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DNA reveals what Neanderthals ate – and how they self-medicated

What exactly did Neanderthals eat to survive?

The answer varies wildly depending on where they lived, and a new study published Wednesday in the journal Nature reveals vivid new details about the dietary habits of our distant, prehistoric cousins. It also found evidence that Neanderthals figured out how to medicate their illnesses and injuries with substances found in nature.

An international team of researchers sequenced the DNA from hardened plaque on the teeth of five Neanderthal specimens from three different sites across Europe and analyzed the results to try to unravel long-running mysteries about Neanderthals’ diet and health. The five Neanderthals included two individuals from El Sidrón cave in Spain, two found in the Spy cave in Belgium, and one individual from Breuil Grotta in Italy.

Their findings are illuminating, and demonstrate dramatic geographic differences in the Neanderthal diet.

For instance, the Neanderthals who lived in what is now Belgium apparently ate plenty of meat, including woolly rhinoceros and wild sheep.

However, the Neanderthals from El Sidrón, Spain, showed zero signs of meat consumption; instead they got nourishment from foods like pine nuts, moss and mushrooms gathered from the forest.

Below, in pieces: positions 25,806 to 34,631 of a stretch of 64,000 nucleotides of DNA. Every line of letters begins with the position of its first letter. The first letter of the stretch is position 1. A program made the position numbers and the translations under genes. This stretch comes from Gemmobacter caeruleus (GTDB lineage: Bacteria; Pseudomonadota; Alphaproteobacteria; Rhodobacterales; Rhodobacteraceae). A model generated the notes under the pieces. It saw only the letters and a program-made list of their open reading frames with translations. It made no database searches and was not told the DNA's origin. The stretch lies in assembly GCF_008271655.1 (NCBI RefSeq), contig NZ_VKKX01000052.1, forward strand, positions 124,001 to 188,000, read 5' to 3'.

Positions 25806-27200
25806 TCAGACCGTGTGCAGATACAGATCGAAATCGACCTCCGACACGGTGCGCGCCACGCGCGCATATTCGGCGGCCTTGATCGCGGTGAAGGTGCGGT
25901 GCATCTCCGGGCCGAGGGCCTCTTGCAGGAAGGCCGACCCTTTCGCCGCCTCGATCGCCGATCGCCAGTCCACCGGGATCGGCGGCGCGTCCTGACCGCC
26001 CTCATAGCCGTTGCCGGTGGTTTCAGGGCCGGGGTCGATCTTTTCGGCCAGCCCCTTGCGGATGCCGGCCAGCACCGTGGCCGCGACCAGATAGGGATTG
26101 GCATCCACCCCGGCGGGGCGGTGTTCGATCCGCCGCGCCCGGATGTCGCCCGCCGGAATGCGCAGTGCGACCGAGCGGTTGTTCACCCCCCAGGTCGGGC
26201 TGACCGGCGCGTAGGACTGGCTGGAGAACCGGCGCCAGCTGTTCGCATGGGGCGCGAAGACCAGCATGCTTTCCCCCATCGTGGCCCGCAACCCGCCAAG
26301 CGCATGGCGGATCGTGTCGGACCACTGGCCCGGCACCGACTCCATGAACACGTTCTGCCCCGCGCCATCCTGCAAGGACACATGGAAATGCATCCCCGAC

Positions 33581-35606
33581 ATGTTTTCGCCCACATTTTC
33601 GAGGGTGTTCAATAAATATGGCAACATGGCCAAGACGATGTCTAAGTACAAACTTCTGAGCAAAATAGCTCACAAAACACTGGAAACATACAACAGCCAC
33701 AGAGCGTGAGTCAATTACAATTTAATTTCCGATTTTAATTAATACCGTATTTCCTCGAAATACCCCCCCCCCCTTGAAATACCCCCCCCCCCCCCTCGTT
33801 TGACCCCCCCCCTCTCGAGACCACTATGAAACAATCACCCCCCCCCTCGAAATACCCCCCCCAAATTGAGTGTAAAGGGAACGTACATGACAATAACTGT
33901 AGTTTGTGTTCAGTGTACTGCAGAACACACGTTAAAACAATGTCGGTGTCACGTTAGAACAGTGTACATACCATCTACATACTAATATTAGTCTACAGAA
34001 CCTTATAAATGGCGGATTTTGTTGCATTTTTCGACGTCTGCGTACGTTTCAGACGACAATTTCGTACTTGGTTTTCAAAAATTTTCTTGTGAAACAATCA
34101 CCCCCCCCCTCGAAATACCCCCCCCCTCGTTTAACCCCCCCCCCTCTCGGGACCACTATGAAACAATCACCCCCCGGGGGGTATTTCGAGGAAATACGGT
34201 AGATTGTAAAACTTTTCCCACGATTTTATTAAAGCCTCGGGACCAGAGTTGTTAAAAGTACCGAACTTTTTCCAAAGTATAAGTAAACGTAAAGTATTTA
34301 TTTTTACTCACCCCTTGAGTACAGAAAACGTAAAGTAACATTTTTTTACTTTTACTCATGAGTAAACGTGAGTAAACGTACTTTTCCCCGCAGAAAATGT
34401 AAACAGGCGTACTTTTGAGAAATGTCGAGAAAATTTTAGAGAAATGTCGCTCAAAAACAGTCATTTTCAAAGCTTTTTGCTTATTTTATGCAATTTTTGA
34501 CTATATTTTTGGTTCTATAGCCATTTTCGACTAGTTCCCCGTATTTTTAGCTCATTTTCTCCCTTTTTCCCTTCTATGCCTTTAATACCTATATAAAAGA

The upper jaw of a Neanderthal from El Sidron, Spain. A dental calculus (plaque) deposit is visible on the rear molar at right. DNA analysis reveals this individual was eating poplar, a source of aspirin, and had also consumed moulded vegetation including Penicillium fungus, source of a natural antibiotic. Paleoanthropology Group MNCN-CSIC

The analysis also peeled back the curtain on how Neanderthals coped with sickness. 

For instance, one of the Neanderthals from Spain appeared to have a dental abscess and stomach bug and was self-medicating with poplar, a natural painkiller containing salicylic acid, the same active ingredient in the aspirin you may have popped last week. The individual had also consumed the antibiotic-producing mold Penicillium — tens of thousands of years before Dr. Alexander Fleming used a strain of Penicillium to develop the first antibiotic, revolutionizing modern medicine.

The study adds another layer to Neanderthal history, which to this day has significant holes that confound scientists. 

“Neanderthal diet remains a topic of considerable debate, with limited data on the specific animals and plants directly consumed or the potential effects on Neanderthal health and disease,” the researchers wrote.

Neanderthals are humans’ closest known, extinct hominin relatives. They co-existed and even interbred with our modern human ancestors in the Late Pleistocene age, then disappeared from Europe around 40,000 years ago, although extinction patterns beyond Europe across Eurasia are still ambiguous. 

Working in the Tunnel of Bones cave, in El Sidron, Spain, where 12 Neanderthal specimens dating around 49,000 years ago have been recovered. Paleoanthropology Group MNCN-CSIC; Photo by Antonio Rosas
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